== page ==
Glad to be Immersed in a Very Strong Mathematical Tradition
Dr. Chris Brav, an Assistant Professor in the Faculty of Mathematics has joined the HSE this year. He shared with the HSE news service his background, first impressions on living and working in Moscow and plans for future.
— You've been working in different universities, including Oxford University, Leibniz University and University of Toronto. Why did you decide to join the HSE? What is attracting for you as a researcher here?
— Many of the best people working in my own area of research (algebraic geometry with heavy use of homological algebra) are based in Moscow, and it is a great opportunity to be able to interact with them frequently. More broadly, Russia, and Moscow in particular, has a very strong mathematical tradition and I am very glad to be immersed in that. In addition to research, I am looking forward to teaching at HSE. The mathematics students at HSE are excellent and it is possible to offer courses at a much more advanced level than I have seen elsewhere.
— How did the process of international recruiting go?
— The recruiting process in the Faculty of Mathematics was organised as a kind of miniature research conference. Each candidate gave an hour long lecture, during which both the faculty and the students asked good questions. The interviewing committee consisted of senior mathematicians and Vice Rector Konstantin Sonin, whose interest in and knowledge of the Russian mathematical community was impressive. Altogether, I felt that HSE would be a place in which my contribution as a mathematician would be valued.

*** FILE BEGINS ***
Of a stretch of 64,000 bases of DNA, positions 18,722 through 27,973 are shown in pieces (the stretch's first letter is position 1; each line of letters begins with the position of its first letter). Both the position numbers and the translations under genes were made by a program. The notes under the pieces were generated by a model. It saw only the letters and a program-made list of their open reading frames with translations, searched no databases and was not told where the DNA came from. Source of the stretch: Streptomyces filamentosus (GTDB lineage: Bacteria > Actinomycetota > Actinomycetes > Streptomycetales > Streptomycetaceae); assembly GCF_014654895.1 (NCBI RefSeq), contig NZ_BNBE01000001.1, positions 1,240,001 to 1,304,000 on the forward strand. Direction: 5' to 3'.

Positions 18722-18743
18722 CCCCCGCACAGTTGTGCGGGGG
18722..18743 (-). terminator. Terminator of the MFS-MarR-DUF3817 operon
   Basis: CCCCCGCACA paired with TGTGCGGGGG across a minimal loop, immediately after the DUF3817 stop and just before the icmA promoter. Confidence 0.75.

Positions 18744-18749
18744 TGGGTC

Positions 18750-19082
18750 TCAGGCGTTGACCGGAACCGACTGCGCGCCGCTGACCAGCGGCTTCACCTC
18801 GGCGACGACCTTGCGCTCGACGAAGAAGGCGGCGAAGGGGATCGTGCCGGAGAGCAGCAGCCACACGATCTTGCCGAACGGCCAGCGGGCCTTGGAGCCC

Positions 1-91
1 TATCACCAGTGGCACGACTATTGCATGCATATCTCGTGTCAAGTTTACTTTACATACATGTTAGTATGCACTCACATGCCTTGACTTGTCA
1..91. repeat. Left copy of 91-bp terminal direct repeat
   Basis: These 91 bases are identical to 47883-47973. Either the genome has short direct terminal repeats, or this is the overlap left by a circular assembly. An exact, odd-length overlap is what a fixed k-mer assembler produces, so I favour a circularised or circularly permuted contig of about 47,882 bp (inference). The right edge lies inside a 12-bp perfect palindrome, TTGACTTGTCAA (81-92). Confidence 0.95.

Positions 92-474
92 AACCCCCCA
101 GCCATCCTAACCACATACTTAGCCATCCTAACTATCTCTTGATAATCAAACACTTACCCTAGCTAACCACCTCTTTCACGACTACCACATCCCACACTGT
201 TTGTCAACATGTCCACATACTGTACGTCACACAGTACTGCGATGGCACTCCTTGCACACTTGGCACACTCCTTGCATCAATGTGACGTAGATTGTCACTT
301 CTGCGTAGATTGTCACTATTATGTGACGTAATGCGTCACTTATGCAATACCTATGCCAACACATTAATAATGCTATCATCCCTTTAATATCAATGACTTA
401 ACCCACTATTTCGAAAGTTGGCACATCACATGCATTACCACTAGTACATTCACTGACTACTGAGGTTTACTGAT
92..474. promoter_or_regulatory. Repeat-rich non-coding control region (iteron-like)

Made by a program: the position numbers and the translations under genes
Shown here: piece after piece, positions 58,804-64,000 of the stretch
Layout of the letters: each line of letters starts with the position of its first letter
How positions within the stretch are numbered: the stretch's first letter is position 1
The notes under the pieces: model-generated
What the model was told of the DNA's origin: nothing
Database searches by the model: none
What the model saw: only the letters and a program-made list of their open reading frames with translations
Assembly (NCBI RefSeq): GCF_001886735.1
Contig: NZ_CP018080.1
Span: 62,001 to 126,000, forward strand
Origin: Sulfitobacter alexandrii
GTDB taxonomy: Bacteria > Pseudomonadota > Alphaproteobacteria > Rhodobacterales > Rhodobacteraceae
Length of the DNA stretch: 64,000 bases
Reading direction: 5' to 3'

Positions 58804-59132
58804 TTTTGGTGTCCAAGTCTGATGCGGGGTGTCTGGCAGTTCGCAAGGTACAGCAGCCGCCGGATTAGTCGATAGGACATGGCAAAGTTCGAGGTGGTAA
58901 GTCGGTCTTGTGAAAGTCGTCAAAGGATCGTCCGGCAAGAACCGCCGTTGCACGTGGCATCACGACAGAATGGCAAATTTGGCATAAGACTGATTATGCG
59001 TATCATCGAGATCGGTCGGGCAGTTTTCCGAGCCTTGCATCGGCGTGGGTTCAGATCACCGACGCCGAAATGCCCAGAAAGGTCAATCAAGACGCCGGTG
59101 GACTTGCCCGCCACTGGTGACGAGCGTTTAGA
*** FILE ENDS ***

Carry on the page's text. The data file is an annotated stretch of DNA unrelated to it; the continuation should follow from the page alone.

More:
The mathematics students at HSE are excellent and it is possible to offer courses at a much more advanced level than I have seen elsewhere.
— What were pros and cons for moving to Moscow?
— Besides the mathematical opportunities in Moscow, I very much look forward to improving my Russian and to getting to know the many faces of Moscow culture. On the other hand, I was rather concerned about bringing my young daughter to live in such a bustling city. Fortunately, we have found a flat in a green part of the city, near a large wooded park. So the main remaining disadvantage is that it will be a very long trip to visit relatives.
— Do you have certain rules for a newcomer in a new city and a new university? Can you share them if you have such rules?
— My advice is to be open-minded and flexible, to give yourself a generous amount of time for adjusting, and to not let frustrations and misunderstandings weigh you down, but to focus instead on positive experiences.
Anna Chernyakhovskaya, specially for the HSE news service
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